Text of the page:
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i worked with a woman over a decade. i hired mary not because she is a woman, but because she is the best in the world at what she does, as in dr. beth seidenberg. -- as is dr. beth seidenberg. john, ellen is someone you personally brought into the firm. you were her mentor. how to chief -- how did you feel when you found out she was suing you? john doerr: i was sick. it was painful. she was a good chief of staff, but when i read the charges, i knew from that very moment that these had no merit. emily: hello where were you of the situation? -- how aware were you of the situation? john doerr: i'd rather not get into the past. ellen did some good things, and i wish her well, and to read it.
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emily: now she's the ceo of reddit. she is making bold moves. important tot is look at the difference between being an operator and an investor. i think ellen can be a great ceo, i hope that she is, but to be a successful investing partner is a different job. emily: have you talked to her? john doerr: only briefly in the trial. i said, "hi ellen. how's your family? how are you doing?" ok.said that's it. i haven't spoken with her since. emily: why did you not try to settle? john doerr: i always thought this should have been settled outside the course. from the very beginning. emily: ellen is proceeding with an appeal and asking for $2.7 million to walk away. why not just pay her? john doerr: if it were that easy it would have been done.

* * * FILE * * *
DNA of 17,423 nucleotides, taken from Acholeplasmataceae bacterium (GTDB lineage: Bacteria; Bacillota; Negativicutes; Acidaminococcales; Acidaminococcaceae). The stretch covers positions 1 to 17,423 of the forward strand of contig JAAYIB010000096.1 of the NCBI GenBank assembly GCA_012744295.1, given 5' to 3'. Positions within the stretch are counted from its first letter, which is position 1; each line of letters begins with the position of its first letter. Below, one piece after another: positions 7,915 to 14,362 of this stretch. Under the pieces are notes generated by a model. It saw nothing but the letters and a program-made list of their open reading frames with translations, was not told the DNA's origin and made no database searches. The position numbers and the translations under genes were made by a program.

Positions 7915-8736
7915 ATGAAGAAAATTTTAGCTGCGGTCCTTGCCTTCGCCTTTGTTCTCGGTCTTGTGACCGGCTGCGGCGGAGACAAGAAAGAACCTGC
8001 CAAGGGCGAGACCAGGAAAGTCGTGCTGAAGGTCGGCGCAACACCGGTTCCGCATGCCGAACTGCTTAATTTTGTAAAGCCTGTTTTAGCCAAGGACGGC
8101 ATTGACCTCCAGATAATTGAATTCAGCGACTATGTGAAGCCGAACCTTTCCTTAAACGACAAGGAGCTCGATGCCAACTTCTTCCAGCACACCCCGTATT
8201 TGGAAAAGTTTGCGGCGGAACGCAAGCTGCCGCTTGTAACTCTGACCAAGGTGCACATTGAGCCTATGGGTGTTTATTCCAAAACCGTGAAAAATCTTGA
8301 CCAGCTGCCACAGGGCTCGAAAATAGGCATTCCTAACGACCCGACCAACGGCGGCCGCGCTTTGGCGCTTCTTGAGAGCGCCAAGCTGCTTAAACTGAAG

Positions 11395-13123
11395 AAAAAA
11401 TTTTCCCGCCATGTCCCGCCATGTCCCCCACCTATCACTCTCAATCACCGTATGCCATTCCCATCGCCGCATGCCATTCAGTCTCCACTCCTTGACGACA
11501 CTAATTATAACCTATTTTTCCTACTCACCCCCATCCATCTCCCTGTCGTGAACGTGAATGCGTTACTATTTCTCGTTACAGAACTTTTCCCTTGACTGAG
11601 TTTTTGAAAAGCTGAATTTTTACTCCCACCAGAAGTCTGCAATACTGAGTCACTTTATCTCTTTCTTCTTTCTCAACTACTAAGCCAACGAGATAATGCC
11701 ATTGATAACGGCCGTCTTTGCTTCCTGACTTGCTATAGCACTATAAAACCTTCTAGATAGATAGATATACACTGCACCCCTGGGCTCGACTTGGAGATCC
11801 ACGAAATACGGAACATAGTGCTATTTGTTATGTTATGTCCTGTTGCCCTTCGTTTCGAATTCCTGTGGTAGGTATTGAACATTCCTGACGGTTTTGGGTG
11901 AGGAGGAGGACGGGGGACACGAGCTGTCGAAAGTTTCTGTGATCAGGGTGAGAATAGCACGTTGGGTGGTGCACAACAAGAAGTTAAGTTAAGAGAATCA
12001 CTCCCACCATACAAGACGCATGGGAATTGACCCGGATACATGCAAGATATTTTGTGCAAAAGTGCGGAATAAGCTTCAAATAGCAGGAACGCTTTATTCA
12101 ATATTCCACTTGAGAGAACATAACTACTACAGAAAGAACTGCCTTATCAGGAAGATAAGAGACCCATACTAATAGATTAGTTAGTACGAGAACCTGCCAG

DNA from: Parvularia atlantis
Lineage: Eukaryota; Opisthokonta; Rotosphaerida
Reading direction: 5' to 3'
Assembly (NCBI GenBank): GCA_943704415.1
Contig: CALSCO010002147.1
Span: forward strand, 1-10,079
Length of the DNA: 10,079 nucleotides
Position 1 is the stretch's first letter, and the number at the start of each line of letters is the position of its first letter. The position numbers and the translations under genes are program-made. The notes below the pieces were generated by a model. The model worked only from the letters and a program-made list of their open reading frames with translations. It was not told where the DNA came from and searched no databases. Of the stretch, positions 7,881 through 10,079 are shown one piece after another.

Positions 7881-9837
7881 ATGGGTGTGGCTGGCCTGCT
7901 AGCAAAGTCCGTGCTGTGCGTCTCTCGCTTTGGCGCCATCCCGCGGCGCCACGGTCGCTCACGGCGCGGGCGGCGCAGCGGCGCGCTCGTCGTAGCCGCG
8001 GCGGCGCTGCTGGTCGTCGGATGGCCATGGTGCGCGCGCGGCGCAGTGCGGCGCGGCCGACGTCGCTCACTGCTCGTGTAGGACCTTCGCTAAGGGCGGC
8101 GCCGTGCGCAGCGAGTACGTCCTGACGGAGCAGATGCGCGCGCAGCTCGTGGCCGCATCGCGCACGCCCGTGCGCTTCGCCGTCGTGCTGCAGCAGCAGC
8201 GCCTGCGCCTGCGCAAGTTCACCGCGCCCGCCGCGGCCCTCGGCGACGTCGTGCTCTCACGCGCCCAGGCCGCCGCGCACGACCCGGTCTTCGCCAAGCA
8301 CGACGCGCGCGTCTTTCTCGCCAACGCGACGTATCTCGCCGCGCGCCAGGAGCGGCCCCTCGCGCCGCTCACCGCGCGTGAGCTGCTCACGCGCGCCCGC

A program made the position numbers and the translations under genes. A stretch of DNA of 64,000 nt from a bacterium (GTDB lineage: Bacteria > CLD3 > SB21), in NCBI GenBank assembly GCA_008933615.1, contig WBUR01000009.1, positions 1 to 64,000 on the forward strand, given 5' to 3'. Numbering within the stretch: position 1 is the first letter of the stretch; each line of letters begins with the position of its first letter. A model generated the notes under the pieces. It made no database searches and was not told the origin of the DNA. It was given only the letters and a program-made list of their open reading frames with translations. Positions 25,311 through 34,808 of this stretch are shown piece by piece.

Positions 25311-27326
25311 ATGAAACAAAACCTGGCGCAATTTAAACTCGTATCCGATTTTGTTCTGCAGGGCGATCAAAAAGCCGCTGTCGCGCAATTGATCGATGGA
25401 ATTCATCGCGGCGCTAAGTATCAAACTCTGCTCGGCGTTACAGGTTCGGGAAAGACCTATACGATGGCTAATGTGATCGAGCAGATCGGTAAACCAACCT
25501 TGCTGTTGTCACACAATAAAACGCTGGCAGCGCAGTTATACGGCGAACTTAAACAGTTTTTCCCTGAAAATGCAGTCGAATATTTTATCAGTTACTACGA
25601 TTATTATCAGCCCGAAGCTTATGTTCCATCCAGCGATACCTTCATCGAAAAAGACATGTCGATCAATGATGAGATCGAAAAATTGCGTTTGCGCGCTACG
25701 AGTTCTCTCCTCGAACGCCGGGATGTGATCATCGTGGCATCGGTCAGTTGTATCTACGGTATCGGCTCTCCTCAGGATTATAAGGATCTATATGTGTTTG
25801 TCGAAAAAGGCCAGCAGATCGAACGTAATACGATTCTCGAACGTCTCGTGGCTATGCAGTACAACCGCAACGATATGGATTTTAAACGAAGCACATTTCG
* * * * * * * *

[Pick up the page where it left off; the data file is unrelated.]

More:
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i will just tell you it's not possible. beth seidenberg: we have tried. emily: how hard? beth seidenberg: very hard. john doerr: the details there are really not what matters. what matters is we have tried really hard and it's not possible at this time. emily: do you feel like if you pay her it's like an admission of guilt? john doerr: i'm sorry this happened to alan, but it happened to us and the tech industry. this is not a question of guilt, it is a civil case, so the question is liability. the jury found we are not liable after five and a half weeks of testimony. emily, i'm sad anybody has a bad experience, and ellen did, but we're moving forward. we know there is more that we can do. emily: what is it like being a female partner at kleiner and being a female venture capitalist? beth seidenberg: being a female partner at kleiner has been the best work environment of my
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career. that's because i am surrounded by great women and partners. emily: other women have left kleiner. does this alarm you? john doerr: no. over the history of kleiner perkins more than 30 junior partners have come to work for us and gone on to do amazing things. emily: but do you worry that not forcould be a place diverse candidates? john doerr: i always think that we need to have the best candidates. emily: why not happen hr department? john doerr: we are a small firm. beth seidenberg: and we have somebody who comes in and helps us with hr issues as a consultant. emily: john, have you felt like